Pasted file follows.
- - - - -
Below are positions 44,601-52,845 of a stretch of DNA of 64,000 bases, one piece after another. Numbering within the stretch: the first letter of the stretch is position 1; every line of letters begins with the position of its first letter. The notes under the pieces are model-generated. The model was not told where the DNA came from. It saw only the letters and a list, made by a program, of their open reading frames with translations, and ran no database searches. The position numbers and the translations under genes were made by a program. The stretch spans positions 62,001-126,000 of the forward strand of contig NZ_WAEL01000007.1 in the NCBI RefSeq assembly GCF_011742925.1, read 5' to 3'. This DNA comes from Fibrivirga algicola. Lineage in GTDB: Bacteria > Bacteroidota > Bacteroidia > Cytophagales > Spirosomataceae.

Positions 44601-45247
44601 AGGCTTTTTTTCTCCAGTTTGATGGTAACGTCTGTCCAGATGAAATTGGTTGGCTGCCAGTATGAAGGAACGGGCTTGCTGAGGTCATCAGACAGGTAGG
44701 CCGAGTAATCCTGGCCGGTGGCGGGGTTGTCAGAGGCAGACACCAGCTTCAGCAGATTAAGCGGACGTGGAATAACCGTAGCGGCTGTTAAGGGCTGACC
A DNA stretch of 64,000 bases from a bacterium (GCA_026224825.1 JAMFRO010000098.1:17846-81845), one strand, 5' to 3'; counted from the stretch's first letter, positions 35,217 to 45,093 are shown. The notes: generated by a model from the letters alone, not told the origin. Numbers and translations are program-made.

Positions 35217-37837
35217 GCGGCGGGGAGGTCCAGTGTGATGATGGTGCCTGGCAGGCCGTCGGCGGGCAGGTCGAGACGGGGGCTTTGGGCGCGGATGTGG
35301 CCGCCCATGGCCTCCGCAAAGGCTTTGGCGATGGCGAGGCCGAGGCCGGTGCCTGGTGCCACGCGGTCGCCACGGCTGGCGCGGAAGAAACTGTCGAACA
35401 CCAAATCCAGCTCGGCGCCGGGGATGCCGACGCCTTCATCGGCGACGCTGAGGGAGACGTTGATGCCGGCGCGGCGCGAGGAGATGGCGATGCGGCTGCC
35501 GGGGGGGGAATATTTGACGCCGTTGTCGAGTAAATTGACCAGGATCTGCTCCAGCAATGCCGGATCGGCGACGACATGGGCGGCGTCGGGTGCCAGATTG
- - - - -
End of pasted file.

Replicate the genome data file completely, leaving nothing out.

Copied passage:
Below are positions 44,601-52,845 of a stretch of DNA of 64,000 bases, one piece after another. Numbering within the stretch: the first letter of the stretch is position 1; every line of letters begins with the position of its first letter. The notes under the pieces are model-generated. The model was not told where the DNA came from. It saw only the letters and a list, made by a program, of their open reading frames with translations, and ran no database searches. The position numbers and the translations under genes were made by a program. The stretch spans positions 62,001-126,000 of the forward strand of contig NZ_WAEL01000007.1 in the NCBI RefSeq assembly GCF_011742925.1, read 5' to 3'. This DNA comes from Fibrivirga algicola. Lineage in GTDB: Bacteria > Bacteroidota > Bacteroidia > Cytophagales > Spirosomataceae.

Positions 44601-45247
44601 AGGCTTTTTTTCTCCAGTTTGATGGTAACGTCTGTCCAGATGAAATTGGTTGGCTGCCAGTATGAAGGAACGGGCTTGCTGAGGTCATCAGACAGGTAGG
44701 CCGAGTAATCCTGGCCGGTGGCGGGGTTGTCAGAGGCAGACACCAGCTTCAGCAGATTAAGCGGACGTGGAATAACCGTAGCGGCTGTTAAGGGCTGACC
A DNA stretch of 64,000 bases from a bacterium (GCA_026224825.1 JAMFRO010000098.1:17846-81845), one strand, 5' to 3'; counted from the stretch's first letter, positions 35,217 to 45,093 are shown. The notes: generated by a model from the letters alone, not told the origin. Numbers and translations are program-made.

Positions 35217-37837
35217 GCGGCGGGGAGGTCCAGTGTGATGATGGTGCCTGGCAGGCCGTCGGCGGGCAGGTCGAGACGGGGGCTTTGGGCGCGGATGTGG
35301 CCGCCCATGGCCTCCGCAAAGGCTTTGGCGATGGCGAGGCCGAGGCCGGTGCCTGGTGCCACGCGGTCGCCACGGCTGGCGCGGAAGAAACTGTCGAACA
35401 CCAAATCCAGCTCGGCGCCGGGGATGCCGACGCCTTCATCGGCGACGCTGAGGGAGACGTTGATGCCGGCGCGGCGCGAGGAGATGGCGATGCGGCTGCC
35501 GGGGGGGGAATATTTGACGCCGTTGTCGAGTAAATTGACCAGGATCTGCTCCAGCAATGCCGGATCGGCGACGACATGGGCGGCGTCGGGTGCCAGATTG